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High Uintas Bookshelf

A High Uintas Bookshelf

In this column we’ll list 2-4 interesting articles, books or the like that have caught our attention. They aren’t necessarily recent or recently read-- sort of a random compilation. Within a year, hopefully, we’ll have an established and detailed reading list. It won’t be complete without your additions. Please send suggestions and a descriptive sentence or two.

This month's reviews are by Dick Carter
Lots of good short articles to peruse this time around:

International Journal of Wilderness. Vol. 13. No. 1. April 2007. Evaluation of Campsite Impact Monitoring. Tanner, Randy and George Nickas.

Conservation Magazine. April-June 2007. Aliens Among Us. Round Table with James H. Brown, Dov Sax, Daniel Simberloff and Mark Sagoff.
This is a wonderful set of short essays discussing the threats, problems and opportunities presented by invasive species as seen by four of the leading ecologists and philosophers.

Mother Jones. May/June 2007. Gone. Who will survive? Whitty, Julia.
This is worth a read as Mother Jones typically takes the space and effort to pursue a broad view of meaningful issues. This is a nice summary, easy to read, yet technical enough to satisfy your curiosity about just what is happening with this new and frightening great wave of extinction wrought by our utter arrogance.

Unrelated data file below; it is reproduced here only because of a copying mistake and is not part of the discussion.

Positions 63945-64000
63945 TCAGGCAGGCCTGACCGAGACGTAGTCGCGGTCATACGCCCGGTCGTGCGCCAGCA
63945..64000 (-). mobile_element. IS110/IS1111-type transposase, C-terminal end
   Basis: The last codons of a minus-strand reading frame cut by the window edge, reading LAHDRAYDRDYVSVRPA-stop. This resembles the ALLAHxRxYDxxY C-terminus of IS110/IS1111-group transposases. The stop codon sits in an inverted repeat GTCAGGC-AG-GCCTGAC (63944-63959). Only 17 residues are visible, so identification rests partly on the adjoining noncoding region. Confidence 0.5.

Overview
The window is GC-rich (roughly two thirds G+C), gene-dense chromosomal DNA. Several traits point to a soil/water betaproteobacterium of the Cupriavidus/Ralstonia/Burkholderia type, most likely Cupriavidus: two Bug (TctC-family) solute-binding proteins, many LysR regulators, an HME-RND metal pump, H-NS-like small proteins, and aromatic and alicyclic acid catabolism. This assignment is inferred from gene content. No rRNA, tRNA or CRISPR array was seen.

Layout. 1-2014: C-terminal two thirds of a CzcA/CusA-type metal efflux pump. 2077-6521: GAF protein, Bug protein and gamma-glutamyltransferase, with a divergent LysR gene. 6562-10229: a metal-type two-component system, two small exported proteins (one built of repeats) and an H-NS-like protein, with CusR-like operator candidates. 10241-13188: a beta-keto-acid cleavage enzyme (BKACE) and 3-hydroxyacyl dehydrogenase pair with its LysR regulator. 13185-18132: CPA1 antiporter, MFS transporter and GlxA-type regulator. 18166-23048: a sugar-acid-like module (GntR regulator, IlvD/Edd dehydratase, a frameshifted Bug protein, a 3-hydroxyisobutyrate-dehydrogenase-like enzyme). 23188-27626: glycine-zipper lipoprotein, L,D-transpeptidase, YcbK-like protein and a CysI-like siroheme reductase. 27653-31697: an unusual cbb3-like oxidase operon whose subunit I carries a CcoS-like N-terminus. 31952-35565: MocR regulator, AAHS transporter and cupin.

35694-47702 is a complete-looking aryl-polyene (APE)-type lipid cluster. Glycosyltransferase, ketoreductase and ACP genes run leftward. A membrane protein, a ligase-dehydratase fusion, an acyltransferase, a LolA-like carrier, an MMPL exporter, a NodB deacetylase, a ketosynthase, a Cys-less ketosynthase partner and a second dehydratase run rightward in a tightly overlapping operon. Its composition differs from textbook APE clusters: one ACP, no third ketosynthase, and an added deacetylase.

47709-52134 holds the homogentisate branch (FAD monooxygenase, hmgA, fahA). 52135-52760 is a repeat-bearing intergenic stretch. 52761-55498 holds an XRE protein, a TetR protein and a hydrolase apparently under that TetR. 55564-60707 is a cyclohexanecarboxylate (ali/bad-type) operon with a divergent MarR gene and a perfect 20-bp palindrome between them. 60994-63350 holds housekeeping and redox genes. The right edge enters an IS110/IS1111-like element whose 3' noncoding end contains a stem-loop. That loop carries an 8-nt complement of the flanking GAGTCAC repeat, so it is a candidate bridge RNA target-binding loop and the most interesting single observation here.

ORION. March/April. 2007. The Idols of Environmentalism. Part I. Curtis White

ORION. May/June 2007. The Ecology of Work. Part II. Curtis White
These two articles have caused a stir as they strike at issues near and dear—can capitalism and a wild and green world ever mesh and how do we live our lives so the world can, indeed, be green and harbor wildness?
And three equally impressive books:

The Creation. An Appeal to Save Life on the Planet. E.O. Wilson. W. W. Norton. 2006.
This is simply a remarkable book written as a letter from one of the world’s most insightful biologists to a Southern Baptist pastor. The book starts with a salutation noting that as a young boy he too answered the altar call and “went under the water.” Explaining that he no longer believes, Wilson also notes he holds folks who do in high esteem and proceeds to lay out why those of faith should be leading the clarion call to protect the “Creation.” If people will read and listen to his stories, his appeal, the world would no doubt be a less divisive, more peaceful, more hopeful place with the Creation intact.

Brave New West. Morphing Moab at the Speed of Greed. Jim Stiles. University of Arizona Press. 2007.
What a great book! Stiles gets it—always has. It is funny and poignant, folksy and deep filled with as much hope as despair, but to be read— and at times hard to read because the mirror he holds up and makes us look into does not always show us the way we would like to be or believe we are! Nice job, Stiles!

Heal the Earth, Heal the Soul. Michael Frome. Bartram Books. 2007.
Mike Frome has been writing article about conservation, conservationists, wilderness and hope for decades. He is indeed an elder of deep spirit and the epitome of hope and goodness!

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